October 29, 2021

Weekly EconMinute—Rates of unemployment

In this week’s EconMinute, we’re talking about rates of unemployment.

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In our most recent Alberta Snapshot, we reported that the province’s economic recovery has come a long way and most Albertans who lost work at some point over the course of the pandemic are back at work. Even the headline unemployment rate of 8.1%, though high, is starting to look more like its pre-COVID past (7.4% as of January 2020).

But don’t pop the champagne just yet. A large number of Albertans remain un- or under- employed. The true extent of joblessness is better captured by broadening our definition of who we consider to be unemployed. This is why Statistics Canada estimates a number of different measures of unemployment, beyond the traditionally shared metric (what is known to econ nerds as the “R4”).

So, this week, we dig into the different rates of unemployment to provide additional context to the situation in Alberta. One caveat worth noting is this data is not adjusted for seasonality so the official rate below will differ slightly from the seasonally adjusted rate above.

What do the different measures of unemployment tell us about the situation in Alberta?

  • One good sign is there are not a lot of Albertans who have given up on their job search. When we broaden the definition of unemployment to include “discouraged workers”—individuals who are not actively looking for a job because they believe none is available—the rate of unemployment increases only slightly (the second column in the chart).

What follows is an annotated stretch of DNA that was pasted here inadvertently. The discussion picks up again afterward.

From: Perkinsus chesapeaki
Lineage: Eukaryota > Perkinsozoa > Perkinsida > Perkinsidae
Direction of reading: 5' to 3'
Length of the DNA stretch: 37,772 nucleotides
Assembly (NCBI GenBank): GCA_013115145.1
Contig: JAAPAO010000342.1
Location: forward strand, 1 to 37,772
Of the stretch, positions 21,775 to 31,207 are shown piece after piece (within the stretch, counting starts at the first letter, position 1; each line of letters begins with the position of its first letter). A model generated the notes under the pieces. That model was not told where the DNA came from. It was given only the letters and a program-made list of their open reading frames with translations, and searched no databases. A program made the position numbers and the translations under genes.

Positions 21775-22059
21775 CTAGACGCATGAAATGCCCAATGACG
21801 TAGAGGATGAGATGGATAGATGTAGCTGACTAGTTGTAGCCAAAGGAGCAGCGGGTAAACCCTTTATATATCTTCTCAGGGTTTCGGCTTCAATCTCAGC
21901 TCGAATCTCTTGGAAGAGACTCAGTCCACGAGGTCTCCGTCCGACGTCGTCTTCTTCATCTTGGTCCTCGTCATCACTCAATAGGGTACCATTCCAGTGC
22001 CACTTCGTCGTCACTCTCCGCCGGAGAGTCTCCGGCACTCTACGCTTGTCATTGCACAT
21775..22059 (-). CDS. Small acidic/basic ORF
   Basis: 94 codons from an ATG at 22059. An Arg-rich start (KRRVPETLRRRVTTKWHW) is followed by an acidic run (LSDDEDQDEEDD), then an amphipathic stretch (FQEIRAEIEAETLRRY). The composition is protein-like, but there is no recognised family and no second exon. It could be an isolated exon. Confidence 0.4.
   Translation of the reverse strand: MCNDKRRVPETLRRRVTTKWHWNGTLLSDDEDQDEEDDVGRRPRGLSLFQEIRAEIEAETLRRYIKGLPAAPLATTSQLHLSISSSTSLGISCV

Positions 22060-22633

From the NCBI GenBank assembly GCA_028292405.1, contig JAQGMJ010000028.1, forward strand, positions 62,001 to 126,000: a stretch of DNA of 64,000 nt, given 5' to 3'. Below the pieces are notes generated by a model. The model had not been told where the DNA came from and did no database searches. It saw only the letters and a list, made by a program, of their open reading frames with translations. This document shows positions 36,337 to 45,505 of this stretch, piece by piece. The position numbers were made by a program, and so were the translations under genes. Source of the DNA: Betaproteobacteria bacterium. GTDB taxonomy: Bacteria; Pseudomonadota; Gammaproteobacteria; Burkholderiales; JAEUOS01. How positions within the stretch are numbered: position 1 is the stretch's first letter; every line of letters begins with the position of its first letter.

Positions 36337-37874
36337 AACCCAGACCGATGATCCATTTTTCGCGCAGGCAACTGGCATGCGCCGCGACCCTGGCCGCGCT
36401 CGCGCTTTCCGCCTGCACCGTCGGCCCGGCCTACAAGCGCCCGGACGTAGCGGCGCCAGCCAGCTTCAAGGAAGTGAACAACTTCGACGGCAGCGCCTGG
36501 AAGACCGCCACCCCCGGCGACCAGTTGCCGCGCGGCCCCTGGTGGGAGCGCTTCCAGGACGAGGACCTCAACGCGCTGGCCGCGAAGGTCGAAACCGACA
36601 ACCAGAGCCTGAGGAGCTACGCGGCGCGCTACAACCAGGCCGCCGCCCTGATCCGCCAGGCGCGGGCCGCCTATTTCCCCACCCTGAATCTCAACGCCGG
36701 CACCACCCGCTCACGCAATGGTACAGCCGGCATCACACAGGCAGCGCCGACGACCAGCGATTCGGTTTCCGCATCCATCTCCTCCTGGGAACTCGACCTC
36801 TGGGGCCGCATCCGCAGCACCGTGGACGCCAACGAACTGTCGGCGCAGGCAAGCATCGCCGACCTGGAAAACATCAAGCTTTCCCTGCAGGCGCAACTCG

• Similarly, there are also not many individuals waiting on the sidelines (the third column in the chart). This would include people who, for example, have been laid off by their employer but are waiting to be called back, or who are waiting for a reply from prospective employers.
  • However, when we include individuals who are working part-time but would prefer a full-time position, we see more of a jump. Including these individuals increases the rate of unemployment from a rate of 7.5% to a rate of 9.1%. Noticeably, this is the largest jump of all the large provinces.
  • Capturing all of the aforementioned individuals increases the unemployment rate to 10.0%, the highest of all large provinces. For comparison, our neighbors to the east and west have a rate that is around 7%.

All told, this tell us that more Albertans are struggling than the headline unemployment rate suggests and more so than other Canadians—with consequences on finances, mental health, and well-being. This underscores the importance of not just looking at the headline rate—but also “under the hood” to understand the true extent of joblessness. Over the coming months, one thing that will be important to consider is not just the total number of new jobs created but the proportion of those that are full-time positions.

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